A few hours before this posting, Senator Ted Cruz (R-TX) stopped talking. Why is that worth noting? Because his speech had begun 21 hours, 19 minutes earlier. Technically, it wasn’t a filibuster, but even if had been, Senator Cruz would have fallen short of the late Senator Strom Thurmond’s record of 24 hours, 18 minutes.
No matter, it was all a prelude to the high drama and brinksmanship we’ve come to expect this time of year.
Senator Cruz’s marathon talk was spawned by a House-passed bill intended to avert a shutdown when the government’s fiscal year ends at midnight September 30. Called a continuing resolution, or CR, the House measure would provide stop-gap funding through December 15. For good measure the bill also blocks implementation of the Affordable Care Act—something Senate Democrats and President Obama said they can’t abide.
The CR is necessary because, true to form, Congress has yet to pass any of its annual appropriations bills for the upcoming fiscal year. Without an enacted spending bill or stop-gap CR funding, government agencies have to shut down.
Well, not completely. Activities deemed to be “essential services” would continue. Public safety programs—those tied to law enforcement, air traffic control and border security—would continue operating.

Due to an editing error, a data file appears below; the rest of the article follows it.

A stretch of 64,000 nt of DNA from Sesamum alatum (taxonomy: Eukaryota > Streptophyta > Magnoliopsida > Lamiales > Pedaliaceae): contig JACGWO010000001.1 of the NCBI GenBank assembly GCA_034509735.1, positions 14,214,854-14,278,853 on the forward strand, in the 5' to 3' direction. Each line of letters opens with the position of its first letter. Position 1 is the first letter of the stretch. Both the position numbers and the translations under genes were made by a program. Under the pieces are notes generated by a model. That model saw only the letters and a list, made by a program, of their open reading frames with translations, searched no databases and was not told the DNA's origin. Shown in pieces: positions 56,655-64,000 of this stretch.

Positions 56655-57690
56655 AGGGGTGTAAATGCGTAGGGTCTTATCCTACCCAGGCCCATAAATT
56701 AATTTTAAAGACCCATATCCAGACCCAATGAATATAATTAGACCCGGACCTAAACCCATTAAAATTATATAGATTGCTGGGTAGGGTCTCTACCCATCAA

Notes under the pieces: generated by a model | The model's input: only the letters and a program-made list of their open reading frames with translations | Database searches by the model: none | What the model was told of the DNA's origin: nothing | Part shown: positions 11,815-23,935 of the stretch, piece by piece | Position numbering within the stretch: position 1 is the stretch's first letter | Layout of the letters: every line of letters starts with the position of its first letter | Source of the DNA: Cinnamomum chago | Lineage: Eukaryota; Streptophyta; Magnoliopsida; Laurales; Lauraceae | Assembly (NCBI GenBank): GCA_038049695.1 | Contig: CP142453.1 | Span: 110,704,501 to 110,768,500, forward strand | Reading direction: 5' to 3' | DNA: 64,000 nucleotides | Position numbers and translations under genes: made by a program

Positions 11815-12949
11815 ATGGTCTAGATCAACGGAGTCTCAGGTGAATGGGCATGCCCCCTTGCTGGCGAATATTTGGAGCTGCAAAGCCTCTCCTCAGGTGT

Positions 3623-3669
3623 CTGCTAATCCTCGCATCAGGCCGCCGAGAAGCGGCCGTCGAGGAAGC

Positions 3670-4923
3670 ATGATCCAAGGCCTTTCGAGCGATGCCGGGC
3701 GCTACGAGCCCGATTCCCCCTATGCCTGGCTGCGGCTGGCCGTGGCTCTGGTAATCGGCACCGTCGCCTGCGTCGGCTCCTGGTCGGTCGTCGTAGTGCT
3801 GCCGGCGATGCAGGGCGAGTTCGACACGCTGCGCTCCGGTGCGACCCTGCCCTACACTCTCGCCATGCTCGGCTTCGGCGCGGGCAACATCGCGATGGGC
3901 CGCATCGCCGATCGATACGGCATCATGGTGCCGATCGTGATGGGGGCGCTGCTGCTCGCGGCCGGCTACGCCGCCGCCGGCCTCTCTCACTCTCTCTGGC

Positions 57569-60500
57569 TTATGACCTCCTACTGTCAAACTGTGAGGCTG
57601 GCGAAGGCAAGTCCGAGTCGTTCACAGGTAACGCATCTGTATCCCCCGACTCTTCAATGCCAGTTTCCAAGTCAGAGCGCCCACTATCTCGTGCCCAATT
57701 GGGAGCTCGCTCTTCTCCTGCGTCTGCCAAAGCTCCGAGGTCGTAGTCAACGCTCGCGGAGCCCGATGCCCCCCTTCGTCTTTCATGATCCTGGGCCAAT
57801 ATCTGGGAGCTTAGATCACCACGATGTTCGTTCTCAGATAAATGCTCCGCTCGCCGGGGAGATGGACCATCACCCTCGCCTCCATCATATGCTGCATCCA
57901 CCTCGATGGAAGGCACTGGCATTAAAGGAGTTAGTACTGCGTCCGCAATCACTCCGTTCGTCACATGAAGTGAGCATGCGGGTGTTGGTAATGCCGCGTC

Mandatory programs, i.e. those not dependent on annual congressional appropriations, also would continue, but often at a slower pace. For example, Social Security checks would continue to flow, but federal workers who enroll new beneficiaries or handle inquiries from existing enrollees would be furloughed.
If government indeed shuts down—and it looks as though it will—it certainly wouldn’t be the first time. Since 1976, on 17 occasions government has experienced a funding gap of one day or more. About half of those occurred over a weekend, so they caused minimal disruption. But the mother of all shutdowns, beginning in late 1995, turned the lights out twice for a total of 26 days. The world didn’t end, but those families that had planned vacations to national parks and monuments weren’t happy.
So here we are again. The Senate is expected to strip out the health care reform prohibition and pass a “clean” CR, probably this weekend. The House will likely reject it…and we’re back to square one.
We’ll let you know what happens. Oh, and forget what I said about the lights. If we don’t pay the bill, they’ll be turned off anyway.